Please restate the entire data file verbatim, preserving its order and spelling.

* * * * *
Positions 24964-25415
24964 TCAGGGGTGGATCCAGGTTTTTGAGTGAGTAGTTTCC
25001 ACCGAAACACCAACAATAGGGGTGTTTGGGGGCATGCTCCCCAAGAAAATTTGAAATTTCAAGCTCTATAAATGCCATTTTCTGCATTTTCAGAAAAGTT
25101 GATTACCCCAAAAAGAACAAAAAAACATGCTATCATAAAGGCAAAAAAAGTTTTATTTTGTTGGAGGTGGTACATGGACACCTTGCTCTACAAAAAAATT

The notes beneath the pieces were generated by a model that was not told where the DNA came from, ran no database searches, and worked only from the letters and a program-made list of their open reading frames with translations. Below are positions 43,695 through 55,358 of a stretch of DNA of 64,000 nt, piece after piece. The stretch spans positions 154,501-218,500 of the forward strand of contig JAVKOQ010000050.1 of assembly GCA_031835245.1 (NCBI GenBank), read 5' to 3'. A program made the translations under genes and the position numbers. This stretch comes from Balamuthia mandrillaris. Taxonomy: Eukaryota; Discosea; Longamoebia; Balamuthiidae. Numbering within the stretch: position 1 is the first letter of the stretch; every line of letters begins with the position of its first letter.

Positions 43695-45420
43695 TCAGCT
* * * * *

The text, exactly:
Positions 24964-25415
24964 TCAGGGGTGGATCCAGGTTTTTGAGTGAGTAGTTTCC
25001 ACCGAAACACCAACAATAGGGGTGTTTGGGGGCATGCTCCCCAAGAAAATTTGAAATTTCAAGCTCTATAAATGCCATTTTCTGCATTTTCAGAAAAGTT
25101 GATTACCCCAAAAAGAACAAAAAAACATGCTATCATAAAGGCAAAAAAAGTTTTATTTTGTTGGAGGTGGTACATGGACACCTTGCTCTACAAAAAAATT

The notes beneath the pieces were generated by a model that was not told where the DNA came from, ran no database searches, and worked only from the letters and a program-made list of their open reading frames with translations. Below are positions 43,695 through 55,358 of a stretch of DNA of 64,000 nt, piece after piece. The stretch spans positions 154,501-218,500 of the forward strand of contig JAVKOQ010000050.1 of assembly GCA_031835245.1 (NCBI GenBank), read 5' to 3'. A program made the translations under genes and the position numbers. This stretch comes from Balamuthia mandrillaris. Taxonomy: Eukaryota; Discosea; Longamoebia; Balamuthiidae. Numbering within the stretch: position 1 is the first letter of the stretch; every line of letters begins with the position of its first letter.

Positions 43695-45420
43695 TCAGCT